Drugmaker Valeant pulls forecasts as Pearson returns

Chief executive back at the helm after two-month absence through illness but Robert Ingram retains chairman’s post

Valeant Pharmaceuticals is withdrawing its financial forecast and will delay releasing fourth-quarter results, as chief executive Michael Pearsonreturns to the drugmaker grappling with questions about its business practices, strategy and accounting.

Mr Pearson, who has been on a two-month medical leave, will give up his title as chairman of the company. Robert Ingram, a board member, will fill that role, Valeant said in a statement.

Interim chief executive Howard Schiller, a board member and the company's former chief financial officer, will step down but remain on the board.

The drugmaker, whose stock has lost more than two-thirds of its value since August, had been scheduled to give an overview of its fourth-quarter results on Monday, though it was delaying making a formal regulatory filing.


It will wait to file its annual report until an internal investigation by the board – which is partly focused on Valeant’s relationship with mail- order pharmacy Philidor Rx Services – is completed.

The board committee is also looking at Valeant’s accounting.

"Our hope is that the Ad Hoc Committee will be able to conclude its efforts soon with regards to financial reporting and internal control matters, so we can all focus on building the best company we can," Mr Ingram said in the statement.

Valeant had said in December that it expected sales of $2.7 billion to $2.8 billion in the fourth quarter, and adjusted earnings of $2.55 to $2.65 a share.

For 2016, it forecast sales of $12.5 billion to $12.7 billion and adjusted earnings of $13.25 to $13.75 a share.

Mr Pearson, who was hospitalised in late December with severe pneumonia, went on sick leave as he was attempting to regain investors’ trust after the company came under fire for its price increases and a relationship with Philidor.

“Some unexpected complications resulted in a longer hospital stay than anticipated,” Mr Pearson (56) wrote in a memo to employees on January 25th.

“His coming back is very good, to the extent that if the ad hoc committee found something, he wouldn’t have been allowed back,” said Umer Raffat, an analyst with Evercore ISI. “The question is why didn’t they lower the guidance, why did they just withdraw it?”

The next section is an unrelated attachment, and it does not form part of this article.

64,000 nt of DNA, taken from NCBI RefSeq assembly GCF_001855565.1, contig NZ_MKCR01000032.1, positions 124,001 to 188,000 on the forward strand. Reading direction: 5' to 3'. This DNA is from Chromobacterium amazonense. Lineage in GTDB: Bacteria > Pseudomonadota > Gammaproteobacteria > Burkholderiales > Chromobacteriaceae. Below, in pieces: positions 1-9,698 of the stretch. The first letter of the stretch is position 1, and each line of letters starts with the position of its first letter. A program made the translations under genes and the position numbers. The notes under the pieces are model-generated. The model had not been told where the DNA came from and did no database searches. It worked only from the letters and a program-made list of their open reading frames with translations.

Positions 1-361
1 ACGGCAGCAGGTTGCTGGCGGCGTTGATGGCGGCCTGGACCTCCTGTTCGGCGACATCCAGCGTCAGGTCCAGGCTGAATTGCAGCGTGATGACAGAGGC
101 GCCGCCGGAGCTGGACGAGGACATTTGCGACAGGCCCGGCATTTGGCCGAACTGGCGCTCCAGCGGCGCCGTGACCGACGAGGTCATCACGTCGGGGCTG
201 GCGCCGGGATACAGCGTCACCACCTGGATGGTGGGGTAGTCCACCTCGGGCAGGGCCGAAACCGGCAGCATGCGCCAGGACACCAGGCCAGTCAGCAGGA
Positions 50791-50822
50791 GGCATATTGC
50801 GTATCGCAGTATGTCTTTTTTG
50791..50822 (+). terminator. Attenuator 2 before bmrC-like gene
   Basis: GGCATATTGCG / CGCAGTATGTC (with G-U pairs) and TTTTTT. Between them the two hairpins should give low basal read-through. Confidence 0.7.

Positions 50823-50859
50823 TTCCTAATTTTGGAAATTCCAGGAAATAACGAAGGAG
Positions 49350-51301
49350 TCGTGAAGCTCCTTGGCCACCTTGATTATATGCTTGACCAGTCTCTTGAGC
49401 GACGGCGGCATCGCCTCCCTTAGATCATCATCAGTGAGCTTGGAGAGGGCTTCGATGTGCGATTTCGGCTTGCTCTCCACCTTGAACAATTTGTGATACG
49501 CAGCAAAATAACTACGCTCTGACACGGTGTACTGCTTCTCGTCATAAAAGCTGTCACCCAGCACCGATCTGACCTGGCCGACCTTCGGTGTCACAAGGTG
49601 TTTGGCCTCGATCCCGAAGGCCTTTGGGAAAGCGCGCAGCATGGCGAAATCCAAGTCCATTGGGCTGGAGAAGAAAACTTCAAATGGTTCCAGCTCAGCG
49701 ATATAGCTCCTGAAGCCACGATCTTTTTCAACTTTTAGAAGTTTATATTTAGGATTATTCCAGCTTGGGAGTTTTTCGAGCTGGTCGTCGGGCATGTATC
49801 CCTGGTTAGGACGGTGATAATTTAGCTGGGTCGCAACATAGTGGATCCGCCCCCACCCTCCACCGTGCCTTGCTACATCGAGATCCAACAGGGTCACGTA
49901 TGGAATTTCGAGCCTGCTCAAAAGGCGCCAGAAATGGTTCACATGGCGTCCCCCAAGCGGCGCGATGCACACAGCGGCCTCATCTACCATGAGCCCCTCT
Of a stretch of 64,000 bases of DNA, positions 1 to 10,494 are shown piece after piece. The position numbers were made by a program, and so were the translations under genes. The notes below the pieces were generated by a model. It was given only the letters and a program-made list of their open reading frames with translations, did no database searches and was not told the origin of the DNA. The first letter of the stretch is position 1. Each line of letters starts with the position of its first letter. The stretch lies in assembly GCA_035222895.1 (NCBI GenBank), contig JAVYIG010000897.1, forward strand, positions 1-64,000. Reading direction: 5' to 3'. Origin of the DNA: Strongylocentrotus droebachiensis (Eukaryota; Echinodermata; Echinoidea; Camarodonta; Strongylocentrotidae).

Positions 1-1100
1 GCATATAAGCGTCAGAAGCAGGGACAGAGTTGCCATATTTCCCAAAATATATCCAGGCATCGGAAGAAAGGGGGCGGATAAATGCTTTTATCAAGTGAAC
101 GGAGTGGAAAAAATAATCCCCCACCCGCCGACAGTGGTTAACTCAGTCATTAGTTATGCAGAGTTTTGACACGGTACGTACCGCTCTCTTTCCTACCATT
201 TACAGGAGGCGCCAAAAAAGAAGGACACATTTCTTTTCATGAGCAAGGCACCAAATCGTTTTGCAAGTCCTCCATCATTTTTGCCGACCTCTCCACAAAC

Mr Ingram said Sunday that the illness had made it clear it was important to plan for a successor to the chief executive.

“Given the size and breadth of our company, succession planning and building out our senior team to provide additional resources and support for Mike are high priorities for the board,” he said in the statement.

Mr Pearson built Valeant into a Wall Street darling through serial acquisitions and a lean research and development model before the drugmaker became a poster company for aggressive price hikes.

“I realise that recent events are disappointing to everyone and it is my responsibility to set the appropriate tone for the organisation,” Mr Pearson said in his statement. “My immediate priority will be to build stronger relationships with important constituents, such as managed care and other channel partners, regulators and government representatives, while improving Valeant’s reporting procedures, internal controls and transparency.”

Mr Pearson took over Valeant in 2008, bringing with him a business model honed over 23 years as a consultant at McKinsey and Co. that centred on an unconventional approach eschewing research and development in favor of acquisitions.

He also had great ambitions: in January 2014, he said he wanted Valeant to be a top 5 pharmaceutical company by 2016. He made more than 50 acquisitions totaling $34 billion – including Bausch and Lomb, Medicis Pharmaceutical and Salix Pharmaceuticals – and accumulated more than $30 billion in debt.

Mr Pearson bought older treatments already on the market, often substantially raising their prices.

Paying down debt remains a priority for the company, Mr Pearson said.

The price hikes drew criticism from lawmakers, health insurers and pharmacy benefit managers. So did reports on its relationship with Philidor, which specialised in helping doctors and patients get access to Valeant drugs even when insurers declined to cover them.

Valeant said on October 30th that it would cut ties with Philidor.

On December 15th, the drugmaker announced an agreement to sell skin and eye medications through Walgreens Boots Alliance at a lower price.

With Pearson on medical leave, interim CEO Mr Schiller represented the drugmaker at a congressional hearing in early February and promised to end an era of sharp hikes.

Mr Schiller joined Valeant in 2011 as chief financial officer, and announced his desire to depart in April 2015. He remained a director and consultant after stepping down from his finance post. – Bloomberg